Tour de France

Tour de France is an annual bicycle race held in France and surrounding countries. The tour, first staged in 1903, covers more than 3,600 km (2,200 miles) over three weeks. It is regarded as the most prestigious of the three Grand Tours of cycling.

The Tour de France is broken up into day-long stages, called stages. Individual times of each stage are totaled to determine the overall winner of the race. The rider with the lowest total after the completion of each stage wears the yellow jersey.

The three weeks of the tour usually include two rest days, sometimes used to transport riders from a finish in one town to the start in another. The lack of substantial rest prompted the New York Times statement that "Tour de France is arguably the most physiologically demanding of athletic events." The effort was compared to "running a marathon several days a week for nearly three weeks", while the total elevation of the climbs was compared to "climbing three Everests."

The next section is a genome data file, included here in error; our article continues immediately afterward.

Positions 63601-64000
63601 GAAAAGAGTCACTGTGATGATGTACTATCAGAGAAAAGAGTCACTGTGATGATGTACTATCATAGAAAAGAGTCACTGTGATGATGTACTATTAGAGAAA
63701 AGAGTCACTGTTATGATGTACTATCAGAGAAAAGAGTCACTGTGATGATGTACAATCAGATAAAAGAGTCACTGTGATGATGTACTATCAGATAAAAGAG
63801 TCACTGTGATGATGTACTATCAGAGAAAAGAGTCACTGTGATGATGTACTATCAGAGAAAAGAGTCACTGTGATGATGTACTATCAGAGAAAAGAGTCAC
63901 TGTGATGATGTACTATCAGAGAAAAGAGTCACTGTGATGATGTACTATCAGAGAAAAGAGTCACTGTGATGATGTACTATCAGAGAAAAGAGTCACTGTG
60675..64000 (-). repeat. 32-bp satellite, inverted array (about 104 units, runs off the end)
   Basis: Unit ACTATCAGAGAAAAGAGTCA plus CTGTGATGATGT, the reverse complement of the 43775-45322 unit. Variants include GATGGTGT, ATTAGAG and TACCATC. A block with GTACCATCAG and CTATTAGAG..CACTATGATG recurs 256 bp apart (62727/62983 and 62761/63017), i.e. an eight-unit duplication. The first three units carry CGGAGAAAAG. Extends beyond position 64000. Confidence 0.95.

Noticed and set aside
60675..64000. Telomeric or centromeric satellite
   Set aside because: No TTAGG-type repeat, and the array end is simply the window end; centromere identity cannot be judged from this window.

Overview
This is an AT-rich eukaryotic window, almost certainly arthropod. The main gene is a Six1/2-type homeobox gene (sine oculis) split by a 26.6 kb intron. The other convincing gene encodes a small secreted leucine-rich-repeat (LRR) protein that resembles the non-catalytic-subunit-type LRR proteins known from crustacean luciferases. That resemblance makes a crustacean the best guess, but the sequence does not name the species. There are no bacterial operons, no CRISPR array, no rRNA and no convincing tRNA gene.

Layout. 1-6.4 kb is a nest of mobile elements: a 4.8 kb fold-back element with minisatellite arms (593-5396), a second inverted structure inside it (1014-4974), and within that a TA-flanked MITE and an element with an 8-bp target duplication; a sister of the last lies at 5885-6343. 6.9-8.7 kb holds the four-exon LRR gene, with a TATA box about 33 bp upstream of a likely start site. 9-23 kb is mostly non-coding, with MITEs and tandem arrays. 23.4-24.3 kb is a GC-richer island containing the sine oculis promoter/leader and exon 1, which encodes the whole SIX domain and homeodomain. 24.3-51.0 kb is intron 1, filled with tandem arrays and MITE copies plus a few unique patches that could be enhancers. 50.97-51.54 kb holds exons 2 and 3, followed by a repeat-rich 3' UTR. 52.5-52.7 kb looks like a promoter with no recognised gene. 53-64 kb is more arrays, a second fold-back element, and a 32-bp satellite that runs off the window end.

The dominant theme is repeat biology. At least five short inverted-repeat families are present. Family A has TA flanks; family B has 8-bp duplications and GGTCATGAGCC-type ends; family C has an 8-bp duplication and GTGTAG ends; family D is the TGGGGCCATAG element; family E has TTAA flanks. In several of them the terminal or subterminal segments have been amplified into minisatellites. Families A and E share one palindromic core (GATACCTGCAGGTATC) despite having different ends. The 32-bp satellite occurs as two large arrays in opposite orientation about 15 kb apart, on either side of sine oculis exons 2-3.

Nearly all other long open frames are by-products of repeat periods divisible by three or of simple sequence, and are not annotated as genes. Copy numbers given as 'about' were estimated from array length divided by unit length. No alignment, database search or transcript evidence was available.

Lance Armstrong is the only racer to have one the tour seven times, and he won all races consecutively. The next most successful racers all have five wins: Jacques Anquetil, Eddy Merckx, Bernard Hinault, and Miguel Indurain.

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